Original version with subtitles
Based on the autobiography of the doyenne of Marathi theatre and cinema Hansa Wadkar, Benegal contrasts the filmy fantasies with the stark reality of life. Wadkar was a product of the times when words like feminism had not taken root in India and Benegal doesn’t let the didactics seep into the screenplay either.
Coming from the Devadasi tradition, Usha is exploited from a young age. Every time Usha tries to break free, the patriarchal society tries to chain her either by forcing her to take vows in front of the goddess or by trying to make her feel sorry about her choices. Even if she is the bread earner, she can’t set the rules at home, nor in her relationships. And towards the end when she sees her daughter; she anticipates the cycle is going to repeat.
When Benegal started making movies he had his office in Jyoti Studios, a prominent name behind silent films. In fact the first talkie Alam Ara was produced here. Inundated with posters and stocks of films of 30s and 40s, Benegal literally lived with the cinematic history of Hindi cinema and when he got inspired by the life of Hansa Wadkar, he knew where to place her.
The film within creates a contrast and provides the much needed layers to the screenplay as Benegal quietly breaks the fourth wall with help of composer Vanraj Bhatia. The pulled ankle of the dancer, the male choreographer enacting the heroine’s part, the curtness of the director, makes the audience realise the mundane aspect of the celluloid fantasies. Interestingly, this is the only time you see Benegal creating something kitschy on screen! And he does it with all seriousness.
Running short of colour stock because of some foreign exchange issues, he decided to shoot Usha’s present in colour and past in black and white. Cinematographer Govind Nihalani was not convinced but had to ultimately give in to the director’s vision carved by necessity. Today people compare the childhood scenes of Usha with Satyajit Ray’s Pather Panchali but the influence was more accidental than deliberate.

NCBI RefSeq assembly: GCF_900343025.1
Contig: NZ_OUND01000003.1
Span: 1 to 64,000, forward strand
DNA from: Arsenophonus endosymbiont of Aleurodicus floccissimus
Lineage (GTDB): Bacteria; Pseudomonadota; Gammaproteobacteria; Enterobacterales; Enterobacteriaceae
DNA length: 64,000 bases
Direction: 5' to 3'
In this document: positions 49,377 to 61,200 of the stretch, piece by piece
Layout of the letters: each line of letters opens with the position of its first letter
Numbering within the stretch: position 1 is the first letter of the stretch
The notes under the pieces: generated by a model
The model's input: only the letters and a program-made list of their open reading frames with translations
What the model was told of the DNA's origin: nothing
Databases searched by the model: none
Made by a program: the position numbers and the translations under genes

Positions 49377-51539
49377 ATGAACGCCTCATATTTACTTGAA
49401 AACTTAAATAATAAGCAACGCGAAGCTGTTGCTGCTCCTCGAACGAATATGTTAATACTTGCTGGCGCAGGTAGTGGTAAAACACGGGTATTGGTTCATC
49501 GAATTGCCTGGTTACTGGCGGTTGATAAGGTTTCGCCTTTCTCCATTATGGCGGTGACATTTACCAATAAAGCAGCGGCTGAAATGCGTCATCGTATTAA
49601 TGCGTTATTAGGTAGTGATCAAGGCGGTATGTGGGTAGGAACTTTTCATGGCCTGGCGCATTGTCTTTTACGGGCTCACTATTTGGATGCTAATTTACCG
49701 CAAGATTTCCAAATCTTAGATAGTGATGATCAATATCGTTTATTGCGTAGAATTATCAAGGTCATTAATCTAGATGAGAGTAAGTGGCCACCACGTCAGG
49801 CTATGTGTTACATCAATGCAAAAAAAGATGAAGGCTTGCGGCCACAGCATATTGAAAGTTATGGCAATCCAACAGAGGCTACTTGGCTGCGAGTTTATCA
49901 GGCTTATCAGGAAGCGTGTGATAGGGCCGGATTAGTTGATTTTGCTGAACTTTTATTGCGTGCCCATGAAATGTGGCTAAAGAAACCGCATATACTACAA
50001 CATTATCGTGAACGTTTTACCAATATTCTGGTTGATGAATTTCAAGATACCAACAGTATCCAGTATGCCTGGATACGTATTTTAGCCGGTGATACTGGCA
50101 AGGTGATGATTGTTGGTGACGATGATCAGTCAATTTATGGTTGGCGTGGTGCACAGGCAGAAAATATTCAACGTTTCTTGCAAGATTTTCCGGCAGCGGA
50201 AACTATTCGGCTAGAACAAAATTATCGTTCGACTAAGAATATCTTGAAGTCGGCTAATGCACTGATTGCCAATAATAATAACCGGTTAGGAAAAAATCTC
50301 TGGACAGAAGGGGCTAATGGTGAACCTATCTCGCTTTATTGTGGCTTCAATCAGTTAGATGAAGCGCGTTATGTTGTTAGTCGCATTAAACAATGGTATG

Most of Benegal’s early works were set in Andhra region but here he had to portray the Marathi milieu. So he roped in Girish Karnad and then Satyadev Dubey joined in for dialogues. There were concerns over the non-linear narrative and the film within film device was used so many times that Karnad raised concerns that it might become confusing for the lay audience. But the final result was cogent without Benegal letting his fondness for silence slip.
Anuj Kumar, “The Hindu”,
7 July 2014
Cast and Credits
T. int.: The Role. Sog.: dall’autobiografia Sangtye Aika (1970) di Hansa Wadkar. Scen.: Shyam Benegal, Girish Karnad, Pandit Satya Dev Dubey. F.: Govind Nihalani. M.: Bhanudas Divakar, Ramnik Patel. Mus.: Vanraj Bhatia. Int.: Smita Patil (Urvashi / Usha), Amol Palekar (Keshav Dalvi), Anant Nag (Rajan), Amrish Puri (Vinayak Kale), Naseeruddin Shah (Sunil Verma), Dina Pathak (signora Kale), Kulbhushan Kharbanda (il produttore), Sulabha Deshpande (Shanta), Kiran Virale (Sushma Dalvi). Prod.: Lalit M. Bijlani, Freni Variava per Blaze Film Ents █ 35mm. Bn e Col.
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